Susan Helper: Understanding the U.S. Auto Industry

Last weekend’s post was my attempt to help readers, if they were having a hard time like I felt most folks were, understand what was going on with AIG, bonuses and bailout money. This weekend’s post is my attempt to help folks better understand what’s going on with the auto industry and the auto bailout plans.
Susan Helper is AT&T Professor of Economics at Case Western Reserve University’s Weatherhead School of Management. She is also a Research Associate at the National Bureau of Economic Research and MIT’s International Motor Vehicle Program. Here’s Susan…

For readers having trouble following all of these different bailouts. What happened earlier this week with the auto industry’s proposed second bailout and does bankruptcy look imminent?
Just before leaving office, the Bush Administration loaned $17 billion to GM and Chrysler, and $7.5 billion to the two automakers’ credit affiliates (GMAC and Chrysler Financial). Further assistance depended on the companies’ submitting plans that showed how they were going to become “viable” companies. On March 30, 2009, President Obama’s Auto Industry Task Force determined that the companies’ plans did not meet this condition. So, the administration asked GM’s CEO to step down and gave the company 60 days to develop a more aggressive restructuring plan. The administration determined that Chrysler could not continue as a stand-alone company; it was given 30 days to negotiate a partnership with the Italian automaker Fiat; if successful, up to $6 billion in federal assistance would be provided to the partnership.
From the Task Force’s point of view, the key way to get to viability is to cut costs. The biggest costs are payments to people who hold the automakers’ bonds, and money owed for retirees’ health care. The Task Force also points to costs that result from the companies’ having more dealers than they need for their current reduced market share. Bankruptcy is useful to the companies because it means that contracts (such as those with bondholders, the United Auto Workers, and the dealers) can be torn up. While the United Auto Workers (UAW) has agreed to substantial concessions on the amount of money to be paid for retiree health care, the bondholders (many of whom are quite wealthy) have not agreed to any concessions. The dealers are protected by strong state laws which make it difficult for automakers to reduce their numbers (it cost GM $2 billion in payments to dealers to close down the Oldsmobile brand). So, to get the creditors to negotiate, the Task Force wants to have a credible threat that the companies might be taken into bankruptcy, where the creditors might get very little.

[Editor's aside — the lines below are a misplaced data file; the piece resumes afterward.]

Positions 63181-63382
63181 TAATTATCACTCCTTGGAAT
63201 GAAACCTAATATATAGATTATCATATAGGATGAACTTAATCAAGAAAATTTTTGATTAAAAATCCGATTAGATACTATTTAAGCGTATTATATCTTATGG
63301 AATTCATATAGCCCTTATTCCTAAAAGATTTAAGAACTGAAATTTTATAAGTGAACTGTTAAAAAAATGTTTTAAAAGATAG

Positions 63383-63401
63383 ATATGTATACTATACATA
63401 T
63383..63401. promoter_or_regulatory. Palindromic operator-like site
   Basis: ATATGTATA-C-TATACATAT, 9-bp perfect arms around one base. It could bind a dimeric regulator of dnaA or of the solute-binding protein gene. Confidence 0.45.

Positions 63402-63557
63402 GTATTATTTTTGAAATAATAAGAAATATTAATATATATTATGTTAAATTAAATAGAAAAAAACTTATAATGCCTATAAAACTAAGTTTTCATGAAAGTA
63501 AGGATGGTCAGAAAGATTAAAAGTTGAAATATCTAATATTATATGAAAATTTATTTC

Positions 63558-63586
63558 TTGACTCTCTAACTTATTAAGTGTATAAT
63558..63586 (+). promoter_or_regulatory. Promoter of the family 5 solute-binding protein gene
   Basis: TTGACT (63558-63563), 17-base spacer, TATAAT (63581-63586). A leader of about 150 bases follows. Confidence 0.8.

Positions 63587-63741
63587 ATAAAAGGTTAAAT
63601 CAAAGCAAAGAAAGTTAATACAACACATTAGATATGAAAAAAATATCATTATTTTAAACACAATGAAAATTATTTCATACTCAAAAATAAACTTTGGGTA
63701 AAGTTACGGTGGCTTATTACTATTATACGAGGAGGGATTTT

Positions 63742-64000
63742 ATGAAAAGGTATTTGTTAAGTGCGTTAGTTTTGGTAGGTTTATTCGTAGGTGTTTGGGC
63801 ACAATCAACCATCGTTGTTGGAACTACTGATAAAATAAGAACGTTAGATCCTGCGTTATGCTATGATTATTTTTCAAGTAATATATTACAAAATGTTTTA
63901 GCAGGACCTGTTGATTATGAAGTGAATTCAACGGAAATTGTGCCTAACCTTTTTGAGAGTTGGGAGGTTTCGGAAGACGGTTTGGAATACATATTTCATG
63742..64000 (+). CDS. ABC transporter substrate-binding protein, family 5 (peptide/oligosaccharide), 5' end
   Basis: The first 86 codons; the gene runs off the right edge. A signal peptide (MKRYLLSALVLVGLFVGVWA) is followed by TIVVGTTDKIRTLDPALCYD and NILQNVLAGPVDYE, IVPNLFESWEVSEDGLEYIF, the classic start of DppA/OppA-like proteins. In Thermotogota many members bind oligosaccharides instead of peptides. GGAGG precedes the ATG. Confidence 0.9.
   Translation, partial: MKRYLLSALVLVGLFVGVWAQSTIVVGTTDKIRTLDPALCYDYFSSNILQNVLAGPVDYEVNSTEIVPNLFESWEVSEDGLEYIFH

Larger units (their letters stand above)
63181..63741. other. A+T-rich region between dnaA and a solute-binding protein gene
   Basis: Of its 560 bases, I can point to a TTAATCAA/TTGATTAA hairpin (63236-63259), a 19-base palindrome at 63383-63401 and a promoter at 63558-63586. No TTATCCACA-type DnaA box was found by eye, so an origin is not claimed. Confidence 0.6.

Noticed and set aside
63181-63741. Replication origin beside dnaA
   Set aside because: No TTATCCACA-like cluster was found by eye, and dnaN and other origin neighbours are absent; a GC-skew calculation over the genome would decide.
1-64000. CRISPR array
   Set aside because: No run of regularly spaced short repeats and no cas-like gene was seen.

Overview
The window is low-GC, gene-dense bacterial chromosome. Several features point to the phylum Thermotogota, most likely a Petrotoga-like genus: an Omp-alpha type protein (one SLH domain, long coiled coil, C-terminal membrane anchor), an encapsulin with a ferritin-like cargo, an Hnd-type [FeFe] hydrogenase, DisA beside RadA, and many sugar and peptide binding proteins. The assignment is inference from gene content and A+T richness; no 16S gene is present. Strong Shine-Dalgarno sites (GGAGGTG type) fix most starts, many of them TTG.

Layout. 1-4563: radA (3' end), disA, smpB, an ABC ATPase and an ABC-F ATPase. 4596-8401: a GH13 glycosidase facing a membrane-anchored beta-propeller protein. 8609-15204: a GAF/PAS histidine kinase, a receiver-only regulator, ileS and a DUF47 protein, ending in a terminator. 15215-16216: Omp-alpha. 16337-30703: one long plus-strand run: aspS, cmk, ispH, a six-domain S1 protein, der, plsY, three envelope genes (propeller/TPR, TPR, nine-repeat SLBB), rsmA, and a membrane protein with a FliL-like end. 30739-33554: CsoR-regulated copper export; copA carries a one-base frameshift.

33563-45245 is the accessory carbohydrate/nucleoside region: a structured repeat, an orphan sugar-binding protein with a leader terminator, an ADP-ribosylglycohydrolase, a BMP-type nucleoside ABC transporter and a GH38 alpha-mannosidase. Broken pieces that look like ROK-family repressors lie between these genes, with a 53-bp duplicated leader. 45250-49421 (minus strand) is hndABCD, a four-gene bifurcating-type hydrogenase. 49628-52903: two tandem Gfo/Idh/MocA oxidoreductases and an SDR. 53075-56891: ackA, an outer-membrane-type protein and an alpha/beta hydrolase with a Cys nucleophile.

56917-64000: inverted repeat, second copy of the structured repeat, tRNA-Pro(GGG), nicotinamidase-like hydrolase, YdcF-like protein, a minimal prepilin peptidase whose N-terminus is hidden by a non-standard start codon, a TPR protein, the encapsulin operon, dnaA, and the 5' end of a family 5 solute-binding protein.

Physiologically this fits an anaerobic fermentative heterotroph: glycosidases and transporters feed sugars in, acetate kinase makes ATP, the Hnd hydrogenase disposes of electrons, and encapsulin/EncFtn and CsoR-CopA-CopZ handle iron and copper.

From your work on economic research and the auto industry, what do you consider to be the bigger picture issues behind the fall of the auto industry? Should we have seen this fall coming or is the auto industry crisis part of the country’s overall economic crisis?
There are three key issues. The first issue is indeed the economic crisis. Cars are a purchase that people can put off, so if they are uncertain about the future, they don’t buy cars. Car sales from January to March of this year are 40% below where they were in the same period last year, and even Toyota is cutting the hours and pay of its workers.
But GM and Chrysler are being hit harder by this crisis due to their failure to learn from their Japanese and European competitors. (Ford has done somewhat better.) The average U.S.-made car sells for $2-3,000 less than a Japanese car of the same size. While the U.S. companies have improved the quality of individual parts dramatically — on a widely-watched index compiled by the JD Power Company, they are very close to the Japanese — they still lag on more systemic qualities like, how quiet is the car? Does the interior look cheap?
This is a different analysis of the industry’s problems than many people would give. A lot of people have blamed the UAW for having high wages. I think this is wrong, for several reasons. The cost of UAW labor in a car (including the “legacy costs,” which I’ll explain in a minute) is less than 10% of the total. And, to the extent that UAW wages are high, regular people like us should thank them — UAW organizing played a key role in creating a middle class in which ordinary people could afford cars, among other things. When UAW workers’ wages fall, employers can justify paying other workers less, too. The automakers were saying that workers made $75 per hour including benefits. But this is just wrong. A current worker makes about $25/hour, plus maybe another $20-25 in benefits. The rest of the money is the “legacy cost,” the money contractually owed to past workers.